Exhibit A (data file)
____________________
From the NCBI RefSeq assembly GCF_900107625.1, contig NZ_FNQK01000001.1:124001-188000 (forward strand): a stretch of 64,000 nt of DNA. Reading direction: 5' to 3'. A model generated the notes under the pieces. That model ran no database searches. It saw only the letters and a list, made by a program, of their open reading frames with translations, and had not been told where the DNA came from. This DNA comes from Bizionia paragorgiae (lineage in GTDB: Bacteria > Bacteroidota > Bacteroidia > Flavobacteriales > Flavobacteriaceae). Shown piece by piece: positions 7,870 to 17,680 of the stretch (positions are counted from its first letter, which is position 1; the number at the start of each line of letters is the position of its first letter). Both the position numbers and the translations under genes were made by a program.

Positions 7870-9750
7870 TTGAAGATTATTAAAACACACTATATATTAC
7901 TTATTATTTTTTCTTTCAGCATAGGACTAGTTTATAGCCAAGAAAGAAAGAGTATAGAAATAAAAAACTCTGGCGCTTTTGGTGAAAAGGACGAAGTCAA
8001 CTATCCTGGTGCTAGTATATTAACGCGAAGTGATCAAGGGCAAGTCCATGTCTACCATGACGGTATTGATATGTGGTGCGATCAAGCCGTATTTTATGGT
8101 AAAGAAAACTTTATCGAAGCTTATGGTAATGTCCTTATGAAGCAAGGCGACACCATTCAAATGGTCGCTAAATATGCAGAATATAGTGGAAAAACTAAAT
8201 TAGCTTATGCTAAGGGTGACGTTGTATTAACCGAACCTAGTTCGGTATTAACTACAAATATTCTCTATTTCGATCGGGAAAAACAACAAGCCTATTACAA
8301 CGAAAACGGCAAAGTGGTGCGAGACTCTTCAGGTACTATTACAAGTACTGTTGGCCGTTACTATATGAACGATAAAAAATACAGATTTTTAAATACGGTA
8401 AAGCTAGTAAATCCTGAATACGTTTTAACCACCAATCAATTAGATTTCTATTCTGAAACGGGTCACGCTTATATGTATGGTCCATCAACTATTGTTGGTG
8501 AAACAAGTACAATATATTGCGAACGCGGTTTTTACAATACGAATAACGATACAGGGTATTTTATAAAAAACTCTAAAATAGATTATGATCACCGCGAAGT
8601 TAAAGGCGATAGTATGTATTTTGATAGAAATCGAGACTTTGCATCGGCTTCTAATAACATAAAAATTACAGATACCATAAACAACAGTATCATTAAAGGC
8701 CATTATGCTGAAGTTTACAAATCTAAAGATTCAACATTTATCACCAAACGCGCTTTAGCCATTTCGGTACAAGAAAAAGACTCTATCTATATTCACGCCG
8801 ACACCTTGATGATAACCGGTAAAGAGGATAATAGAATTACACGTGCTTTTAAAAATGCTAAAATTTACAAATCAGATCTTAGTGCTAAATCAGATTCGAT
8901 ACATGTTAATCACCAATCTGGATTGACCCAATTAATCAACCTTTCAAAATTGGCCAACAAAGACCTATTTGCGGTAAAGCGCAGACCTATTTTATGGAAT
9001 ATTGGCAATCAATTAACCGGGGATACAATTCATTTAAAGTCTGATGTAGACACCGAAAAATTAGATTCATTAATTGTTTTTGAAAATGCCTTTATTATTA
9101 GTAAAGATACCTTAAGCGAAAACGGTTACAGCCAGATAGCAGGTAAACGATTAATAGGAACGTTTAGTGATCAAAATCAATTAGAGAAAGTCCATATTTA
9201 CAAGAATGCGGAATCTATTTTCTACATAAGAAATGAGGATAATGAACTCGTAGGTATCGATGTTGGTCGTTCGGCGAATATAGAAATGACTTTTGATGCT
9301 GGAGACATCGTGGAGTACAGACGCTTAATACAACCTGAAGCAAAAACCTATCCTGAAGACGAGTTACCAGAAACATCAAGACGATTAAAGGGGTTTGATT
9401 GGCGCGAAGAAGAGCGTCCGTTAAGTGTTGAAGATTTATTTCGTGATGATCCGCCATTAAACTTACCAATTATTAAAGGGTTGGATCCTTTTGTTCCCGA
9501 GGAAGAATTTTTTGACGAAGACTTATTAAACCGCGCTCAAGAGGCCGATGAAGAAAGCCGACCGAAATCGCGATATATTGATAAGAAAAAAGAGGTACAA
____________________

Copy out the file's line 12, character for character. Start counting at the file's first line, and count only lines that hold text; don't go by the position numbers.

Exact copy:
8701 CATTATGCTGAAGTTTACAAATCTAAAGATTCAACATTTATCACCAAACGCGCTTTAGCCATTTCGGTACAAGAAAAAGACTCTATCTATATTCACGCCG